This year, an additional bank holiday was granted on 8 May to celebrate the coronation of His Majesty King Charles III, which was predicted to have a mixed impact upon the retail sector. Despite retailers rejoicing in the historic occasion with coronation ranges, decorations, offers and events, online spending was expected to decrease by 26.6% compared to the year before with consumers across the UK instead celebrating at street parties, taking holidays and catching up with friends and family – costing online retailers an estimated £128 million. The forecast would represent the largest year-on-year drop since the Queen’s Platinum Jubilee in 2022, during which online spending decreased by 34% compared to the same three days in 2021.
However, in the lead up to and during the coronation weekend, footfall was anticipated to increase by 4% across all UK retail destinations. Pubs were also hoping for a sales boost, with the government’s extension of licensing hours from 11pm to 1am on Friday, Saturday and Sunday. Supermarket chains similarly benefited, with several food retailers reporting considerable surges in sales in the run up to the weekend as consumers stocked up for picnics and street parties. Sainsbury’s sold 143.3 miles of bunting, Lidl reported a 60% increase in sales of its £14 Carpentier Champagne Brut as well as a 33% rise in quiche sales, as customers took inspiration from the signature coronation dish. Aldi in fact predicted it would sell 30 quiches and 170 scones a minute.
Despite all the excitement, recent data has shown that overall footfall was actually 20.6% lower than the preceding weekend (29 April) which marked the early May bank holiday, notwithstanding that central London had its largest increase in visitors on coronation day (6 May). That said, it seems retailers in the capital experienced mixed trading – many popular destinations within the immediate vicinity of the procession, including Saville Row and Piccadilly, were hindered by road closures and the coronation itself, while other retailers capitalised on the increase in tourists and overall boost in consumer morale.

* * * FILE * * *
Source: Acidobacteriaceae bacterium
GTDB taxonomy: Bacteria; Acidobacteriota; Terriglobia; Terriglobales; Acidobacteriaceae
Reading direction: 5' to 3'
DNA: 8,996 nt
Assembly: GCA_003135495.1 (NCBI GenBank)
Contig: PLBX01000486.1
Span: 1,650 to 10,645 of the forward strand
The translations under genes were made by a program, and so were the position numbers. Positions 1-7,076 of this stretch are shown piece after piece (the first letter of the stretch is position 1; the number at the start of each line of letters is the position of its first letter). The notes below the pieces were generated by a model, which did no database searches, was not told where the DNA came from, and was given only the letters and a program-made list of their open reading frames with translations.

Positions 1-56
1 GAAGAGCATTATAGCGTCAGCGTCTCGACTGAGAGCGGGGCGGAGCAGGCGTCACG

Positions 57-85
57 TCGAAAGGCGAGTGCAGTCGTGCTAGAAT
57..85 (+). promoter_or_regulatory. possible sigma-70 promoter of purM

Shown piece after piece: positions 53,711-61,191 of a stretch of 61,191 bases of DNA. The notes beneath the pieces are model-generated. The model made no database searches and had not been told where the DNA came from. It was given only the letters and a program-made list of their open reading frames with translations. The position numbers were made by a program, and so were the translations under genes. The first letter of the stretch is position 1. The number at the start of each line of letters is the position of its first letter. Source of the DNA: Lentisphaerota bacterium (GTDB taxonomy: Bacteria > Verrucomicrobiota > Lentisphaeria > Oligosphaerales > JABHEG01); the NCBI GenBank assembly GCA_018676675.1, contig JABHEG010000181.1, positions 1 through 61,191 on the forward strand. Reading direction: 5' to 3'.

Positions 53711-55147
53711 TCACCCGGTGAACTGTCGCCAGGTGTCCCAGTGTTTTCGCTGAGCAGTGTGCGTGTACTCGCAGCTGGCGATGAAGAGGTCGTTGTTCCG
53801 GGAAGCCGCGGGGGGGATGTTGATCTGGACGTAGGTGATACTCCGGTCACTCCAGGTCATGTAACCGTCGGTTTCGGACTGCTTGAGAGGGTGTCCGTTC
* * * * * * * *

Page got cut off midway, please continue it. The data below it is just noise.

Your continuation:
The jury is still out on the final figures of the coronation weekend, as well as the impact of ‘Mega May’ (referencing this month’s three bank holiday Mondays) more generally, and whether the anticipated lift in sales after a slow start to spring/summer shopping will live up to expectations.
In any case, the celebrations didn’t finish after the royal occasion, with the arrival of Eurovision the following weekend. Host city Liverpool certainly reaped the rewards (despite the UK song entry not being as successful, coming second to last). Retail complex Liverpool One reported an extra 680,000 visits during the song contest and nearly £20 million in extra revenue, with businesses likening the event to Christmas. The results represent the shopping mall’s best week to date this year, exceeding post-pandemic record figures outside the holiday season.
Earlier this month, M&S announced the injection of further funding into Nobody's Child. The eco-conscious affordable womenswear brand has been described as ‘an important part of the M&S family’ with the retail giant already owning a 27% stake in it and the fashion label being the first third party clothing brand to go live on M&S.com in September 2020.
The investment, thought to be in the single-digit millions, is part of M&S’s overall ‘Brands at M&S’ strategy, which marks a move closer to the traditional department store model where high street brand partners ‘complement and complete’ M&S’s own range.
Nishi Mahajan, who previously ran Amazon's fashion business, has been the driving force behind the move that is intended to rival the likes of Next and John Lewis. It’s anticipated that M&S’s third-party sales may eventually be as high as £1 billion – almost a tenth of total revenues – and represent a £400 million opportunity within clothing and homeware.